Son of Batman review – so so take on classic story
Son of Batman misses mark with weak adaptation
Serving more as a decent introduction to a new character to the Batman mythos than a fully developed adaptation of the Grant Morrison storyline, Son of Batman is entertaining, but hardly essential viewing for DC animated movie fans.
The film marks Warner Animated’s first hybrid effort of taking a pre-DC New 52 story and merging it with current DC animated continuity. The results are predictably jumbled.
After battling his old foe Killer Croc, Batman (Jason O’Mara, Justice League: War) is greeted by his former lover, Talia al Ghul (Morena Baccarin, Serenity) with news that they have a son, Damian (Stuart Allan). As a traitorous sect of the League of Assassins attempts a coup, Talia thinks Damian will be safer living with Batman.
Batman isn’t written particularly strong exhibiting little detective skills and barely questioning Talia on Damian’s legitimacy. Of course, in a cartoon with a limited run time, having Batman break out the Maury Povich ‘I’m not the Father!’ probably would have wasted valuable minutes. Combine that with O’Mara’s less than commanding tone and this is easily one of the weaker portrayals we’ve seen of Batman.
Groomed to be a killer since birth, Damian lacks his father’s compassion and has no qualms with killing his opponents, but his initial vendetta is settling the score with the LOA traitors and their leader in particular.
Joe R. Lansdale (Batman: The Animated Series) tries to do too much with his screenplay and the problems start early on with the decision to shoehorn Deathstroke (Thomas Gibson), who has little to do with Batman or Damian, into the story. Presumably because the Man-Bat infected ninjas from the original comic just weren’t enough. [Read that here: Batman and Son.]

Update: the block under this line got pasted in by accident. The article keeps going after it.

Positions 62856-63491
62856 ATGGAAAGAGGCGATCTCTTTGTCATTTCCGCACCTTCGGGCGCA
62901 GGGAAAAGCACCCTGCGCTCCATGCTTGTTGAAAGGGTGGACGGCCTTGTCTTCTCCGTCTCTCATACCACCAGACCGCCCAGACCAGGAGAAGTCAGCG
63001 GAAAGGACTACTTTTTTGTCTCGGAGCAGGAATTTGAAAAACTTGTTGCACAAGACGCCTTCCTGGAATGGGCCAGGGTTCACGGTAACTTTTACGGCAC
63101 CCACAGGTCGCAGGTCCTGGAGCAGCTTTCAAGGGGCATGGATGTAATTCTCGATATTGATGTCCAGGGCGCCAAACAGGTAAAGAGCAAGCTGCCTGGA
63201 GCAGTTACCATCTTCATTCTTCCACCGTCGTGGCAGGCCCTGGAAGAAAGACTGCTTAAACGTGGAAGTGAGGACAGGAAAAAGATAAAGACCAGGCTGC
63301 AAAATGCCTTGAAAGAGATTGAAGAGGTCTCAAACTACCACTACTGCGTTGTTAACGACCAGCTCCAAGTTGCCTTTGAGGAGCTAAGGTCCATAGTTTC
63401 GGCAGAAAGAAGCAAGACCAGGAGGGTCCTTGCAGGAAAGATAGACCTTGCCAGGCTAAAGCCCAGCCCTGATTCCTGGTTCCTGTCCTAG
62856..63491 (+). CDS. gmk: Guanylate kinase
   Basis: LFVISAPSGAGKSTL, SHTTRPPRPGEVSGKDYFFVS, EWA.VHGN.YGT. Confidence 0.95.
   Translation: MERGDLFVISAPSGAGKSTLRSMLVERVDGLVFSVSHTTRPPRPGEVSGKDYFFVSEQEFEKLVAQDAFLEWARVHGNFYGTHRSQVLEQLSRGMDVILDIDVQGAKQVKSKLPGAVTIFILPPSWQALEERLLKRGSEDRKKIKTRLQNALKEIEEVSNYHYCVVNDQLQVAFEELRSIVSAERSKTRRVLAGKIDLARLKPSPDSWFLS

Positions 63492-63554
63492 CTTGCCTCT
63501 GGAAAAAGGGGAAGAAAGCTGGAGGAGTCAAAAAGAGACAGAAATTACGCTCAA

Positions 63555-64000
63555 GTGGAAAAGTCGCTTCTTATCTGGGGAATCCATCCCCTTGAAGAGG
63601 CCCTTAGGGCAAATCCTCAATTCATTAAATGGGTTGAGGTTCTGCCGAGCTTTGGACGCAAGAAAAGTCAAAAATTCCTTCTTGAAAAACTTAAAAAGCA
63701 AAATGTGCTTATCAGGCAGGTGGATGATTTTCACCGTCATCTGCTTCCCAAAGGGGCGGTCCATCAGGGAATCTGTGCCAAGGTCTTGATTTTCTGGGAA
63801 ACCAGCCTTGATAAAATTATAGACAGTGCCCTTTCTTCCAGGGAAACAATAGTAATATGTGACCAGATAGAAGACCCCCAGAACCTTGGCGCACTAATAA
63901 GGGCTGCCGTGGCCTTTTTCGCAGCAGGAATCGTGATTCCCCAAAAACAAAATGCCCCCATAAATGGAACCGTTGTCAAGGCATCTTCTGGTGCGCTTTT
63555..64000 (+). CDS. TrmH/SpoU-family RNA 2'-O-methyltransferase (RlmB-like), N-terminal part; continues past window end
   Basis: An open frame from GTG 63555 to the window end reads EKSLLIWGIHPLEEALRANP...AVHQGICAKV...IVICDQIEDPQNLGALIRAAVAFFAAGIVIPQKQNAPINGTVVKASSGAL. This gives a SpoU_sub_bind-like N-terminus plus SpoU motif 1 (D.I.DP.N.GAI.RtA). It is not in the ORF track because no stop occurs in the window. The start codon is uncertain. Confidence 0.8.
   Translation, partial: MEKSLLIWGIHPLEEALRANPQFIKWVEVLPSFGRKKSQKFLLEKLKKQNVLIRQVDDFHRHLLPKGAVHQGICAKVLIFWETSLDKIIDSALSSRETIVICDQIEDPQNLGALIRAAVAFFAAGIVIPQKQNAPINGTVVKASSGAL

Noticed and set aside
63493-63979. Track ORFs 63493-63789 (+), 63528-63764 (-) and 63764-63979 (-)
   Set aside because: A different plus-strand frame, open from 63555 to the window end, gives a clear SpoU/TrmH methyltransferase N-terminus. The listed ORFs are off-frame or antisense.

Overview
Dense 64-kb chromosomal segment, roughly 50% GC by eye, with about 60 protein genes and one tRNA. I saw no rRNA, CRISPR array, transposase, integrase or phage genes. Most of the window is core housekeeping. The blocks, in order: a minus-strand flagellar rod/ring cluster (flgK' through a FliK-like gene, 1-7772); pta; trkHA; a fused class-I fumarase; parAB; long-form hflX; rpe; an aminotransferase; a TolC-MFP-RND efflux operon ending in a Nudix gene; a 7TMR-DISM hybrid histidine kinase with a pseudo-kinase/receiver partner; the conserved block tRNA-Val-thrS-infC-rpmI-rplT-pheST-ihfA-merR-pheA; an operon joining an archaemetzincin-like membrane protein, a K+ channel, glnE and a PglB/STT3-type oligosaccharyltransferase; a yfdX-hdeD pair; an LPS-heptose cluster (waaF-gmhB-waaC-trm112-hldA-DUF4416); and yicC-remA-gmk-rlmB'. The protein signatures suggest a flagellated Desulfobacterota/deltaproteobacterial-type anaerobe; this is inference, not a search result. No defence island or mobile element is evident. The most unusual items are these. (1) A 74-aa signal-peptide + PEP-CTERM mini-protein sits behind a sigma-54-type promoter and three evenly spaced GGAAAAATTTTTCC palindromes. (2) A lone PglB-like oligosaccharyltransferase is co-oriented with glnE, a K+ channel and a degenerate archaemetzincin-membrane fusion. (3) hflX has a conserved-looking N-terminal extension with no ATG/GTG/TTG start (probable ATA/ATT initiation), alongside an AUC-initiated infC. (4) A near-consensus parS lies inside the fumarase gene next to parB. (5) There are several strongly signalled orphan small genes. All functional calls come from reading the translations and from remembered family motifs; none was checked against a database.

Deathstroke is written like a clichéd, frustrated main henchman ready for his chance in the limelight, not the cool, calculated character shown in the comics, the excellent live-action Arrow, or even the Teen Titans cartoon.
This is the worst interpretations of the character, which is tremendously disappointing since Deathstroke is one of the DCU’s best villains. Here he’s simply used to be a punching bag for Damian, who while a superb fighter, should not be handling Deathstroke single-handedly.
David McCallum, who previously voiced Alfred in Batman: Gotham Knight, gives the best performance of the cast and had me wishing for more Alfred screen time particularly in his interaction with Damian. Regardless of your opinion of the character, it’s probably not a good sign when the best character in a Batman movie is the butler.
Fortunately, Nightwing (Sean Maher) drops by to help lighten the mood some. Too bad there’s no chance of the animated universe moving forward with the Nightwing and Damian team that proved so popular in the comics.
The character designs are solid although Talia seems like a very intentional rip-off of the Avengers’ Black Widow and those similarities extend even to fighting styles.
Since Justice League: The Flashpoint Paradox, Warner Animated films have skewed more violent and Son of Batman continues that new trend with a needless amount of blood sprays. The gratuitous violence works in moderation, but the excess blood-letting does little to enhance this story.
While most Warner Animated efforts feel like complete standalones, Son of Batman definitely seems more like the first of several more installments of Damian and Batman. Hopefully future efforts will contain more compelling outings focusing more on the Dynamic Duo and less the awesome son.
Rating: 6.5 out of 10
Buy it here: DCU: Son of Batman [Blu-ray]